Near the Underlying Disagreement on Israeli Settlements

justin-katz-avatar-smiling

Tunku Varadarajan’s Weekend Interview with the India-born conductor of the Israel Philharmonic Orchestra, Zubin Mehta, is worth a read for a variety of reasons, but chief among them is the subject’s unique perspective on the country in which he’s worked for decades:

Mr. Mehta is known in Israel for his vigorous opposition to the settlements. He describes to me a recent visit to the Palestinian city of Ramallah, where he is involved in teaching Western classical music to Arab children. “The houses there all have black cisterns for water,” he says. “Israel doesn’t supply them enough water, so they wait for the rainy season, which is brief. And across the hill there’s a settlement, and you see the flowers growing there in their gardens. It’s that close. So, I see the rage that goes on in the hearts of the Palestinian people, that ‘we have no water, and they’re planting flowers.’ ”

Now, let me be clear that I don’t know all of the particulars of Israel’s relationship with either Palestinian cities or Israeli settlements.  If Israel has some sort of agreement to supply water to the former, then it should do so; if that agreement is unreasonable, the country’s leaders should work to change it.

To Our Readers: We need your support to challenge the progressive mainstream media narrative. Your donation helps us deliver the truth to Rhode Islanders. Please give now.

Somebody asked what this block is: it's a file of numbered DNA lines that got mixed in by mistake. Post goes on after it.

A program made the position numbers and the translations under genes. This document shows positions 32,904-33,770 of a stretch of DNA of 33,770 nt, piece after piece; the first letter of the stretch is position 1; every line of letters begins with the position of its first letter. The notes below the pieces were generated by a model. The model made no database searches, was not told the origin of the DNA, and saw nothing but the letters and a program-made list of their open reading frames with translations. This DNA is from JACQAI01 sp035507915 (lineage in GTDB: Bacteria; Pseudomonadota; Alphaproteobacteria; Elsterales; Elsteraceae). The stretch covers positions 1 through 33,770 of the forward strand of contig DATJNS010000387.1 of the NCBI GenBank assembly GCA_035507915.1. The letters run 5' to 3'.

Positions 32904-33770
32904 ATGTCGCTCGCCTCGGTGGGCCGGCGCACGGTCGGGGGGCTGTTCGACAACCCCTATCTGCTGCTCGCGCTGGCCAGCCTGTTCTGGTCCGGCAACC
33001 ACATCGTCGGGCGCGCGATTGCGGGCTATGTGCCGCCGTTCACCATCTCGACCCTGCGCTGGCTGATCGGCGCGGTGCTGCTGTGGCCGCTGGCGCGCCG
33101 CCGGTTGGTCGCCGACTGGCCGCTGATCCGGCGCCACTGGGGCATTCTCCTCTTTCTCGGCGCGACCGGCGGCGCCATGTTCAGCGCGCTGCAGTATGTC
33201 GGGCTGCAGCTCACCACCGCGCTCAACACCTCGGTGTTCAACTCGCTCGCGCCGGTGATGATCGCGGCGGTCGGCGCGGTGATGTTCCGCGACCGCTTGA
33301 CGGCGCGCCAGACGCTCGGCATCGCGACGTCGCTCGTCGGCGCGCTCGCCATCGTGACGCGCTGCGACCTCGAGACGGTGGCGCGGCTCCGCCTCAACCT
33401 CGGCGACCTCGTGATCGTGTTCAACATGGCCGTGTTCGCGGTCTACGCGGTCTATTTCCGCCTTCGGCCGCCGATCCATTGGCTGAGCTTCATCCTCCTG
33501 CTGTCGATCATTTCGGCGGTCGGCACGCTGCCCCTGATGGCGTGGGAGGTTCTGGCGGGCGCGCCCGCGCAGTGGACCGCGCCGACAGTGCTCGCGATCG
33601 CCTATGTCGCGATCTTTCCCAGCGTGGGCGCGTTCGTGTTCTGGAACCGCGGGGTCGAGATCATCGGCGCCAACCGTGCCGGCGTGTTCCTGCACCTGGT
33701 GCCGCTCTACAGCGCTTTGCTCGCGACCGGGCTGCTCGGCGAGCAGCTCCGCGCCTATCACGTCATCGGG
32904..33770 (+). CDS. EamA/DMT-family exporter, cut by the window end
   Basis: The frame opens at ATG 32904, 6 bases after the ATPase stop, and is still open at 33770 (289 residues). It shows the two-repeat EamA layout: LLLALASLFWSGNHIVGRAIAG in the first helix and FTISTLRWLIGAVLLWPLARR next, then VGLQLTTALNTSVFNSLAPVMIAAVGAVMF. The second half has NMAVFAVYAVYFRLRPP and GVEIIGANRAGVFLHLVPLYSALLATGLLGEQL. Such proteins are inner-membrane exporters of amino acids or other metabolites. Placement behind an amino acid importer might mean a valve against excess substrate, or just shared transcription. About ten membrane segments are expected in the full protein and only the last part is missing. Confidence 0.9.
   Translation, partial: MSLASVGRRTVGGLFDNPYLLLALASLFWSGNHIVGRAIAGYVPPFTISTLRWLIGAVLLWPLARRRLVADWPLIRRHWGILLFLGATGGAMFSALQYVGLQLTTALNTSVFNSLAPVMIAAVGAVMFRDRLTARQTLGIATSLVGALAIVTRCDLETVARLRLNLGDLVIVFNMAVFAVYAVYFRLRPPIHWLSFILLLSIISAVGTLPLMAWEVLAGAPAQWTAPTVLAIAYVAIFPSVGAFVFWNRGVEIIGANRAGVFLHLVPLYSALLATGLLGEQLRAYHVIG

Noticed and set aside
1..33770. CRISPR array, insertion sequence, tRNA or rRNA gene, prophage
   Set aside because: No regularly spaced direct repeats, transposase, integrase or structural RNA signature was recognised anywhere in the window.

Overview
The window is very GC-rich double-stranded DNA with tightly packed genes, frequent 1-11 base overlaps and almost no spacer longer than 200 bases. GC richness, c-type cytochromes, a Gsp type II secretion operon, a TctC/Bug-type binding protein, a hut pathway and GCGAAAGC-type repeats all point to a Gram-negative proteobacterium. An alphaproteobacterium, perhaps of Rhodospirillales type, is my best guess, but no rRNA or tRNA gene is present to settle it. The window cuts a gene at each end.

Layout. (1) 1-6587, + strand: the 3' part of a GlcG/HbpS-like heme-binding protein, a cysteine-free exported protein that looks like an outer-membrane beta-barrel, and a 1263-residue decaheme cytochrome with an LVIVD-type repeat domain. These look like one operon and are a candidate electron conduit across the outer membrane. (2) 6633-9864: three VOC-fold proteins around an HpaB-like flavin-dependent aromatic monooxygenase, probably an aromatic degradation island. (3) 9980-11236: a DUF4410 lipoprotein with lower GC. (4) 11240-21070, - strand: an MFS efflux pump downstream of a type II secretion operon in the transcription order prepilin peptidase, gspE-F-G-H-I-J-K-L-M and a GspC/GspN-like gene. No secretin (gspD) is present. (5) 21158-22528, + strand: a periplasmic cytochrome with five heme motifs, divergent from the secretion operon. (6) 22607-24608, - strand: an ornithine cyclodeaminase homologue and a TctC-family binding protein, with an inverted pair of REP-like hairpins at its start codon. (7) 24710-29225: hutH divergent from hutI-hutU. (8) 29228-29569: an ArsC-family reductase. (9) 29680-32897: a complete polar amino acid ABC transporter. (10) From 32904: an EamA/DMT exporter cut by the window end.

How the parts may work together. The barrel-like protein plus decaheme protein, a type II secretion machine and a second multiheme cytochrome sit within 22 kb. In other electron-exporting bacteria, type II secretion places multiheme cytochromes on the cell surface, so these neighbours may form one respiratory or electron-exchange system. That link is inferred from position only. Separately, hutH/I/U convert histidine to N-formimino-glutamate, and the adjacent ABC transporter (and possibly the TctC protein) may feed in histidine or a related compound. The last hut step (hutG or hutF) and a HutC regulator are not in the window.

Whatever the case, though, I do wonder how much the schism of opinion on this, as on much else, begins with a more fundamental difference of perspective.  In Mehta’s telling, the aggrieved Palestinians are angry that Israel gives water to its own settlements and not to the Palestinians.  Coming across the same observation, one might wonder, instead, why do the people on that hill have enough water and those in the city do not?

Perhaps the answer is that the Palestinians are rejecting Israel’s right to exist, which would make an objective third party a bit less sympathetic.  Or perhaps the answer is that Israel is using water as a point of leverage in broader negotiations, which would put its decisions in a darker light.

One suspects that the more common response among Palestinians and their Western sympathizers is to label the inadequate provision of water as an indication of a form of racism, removing all in-between questions about a nation’s responsibilities.



Quantcast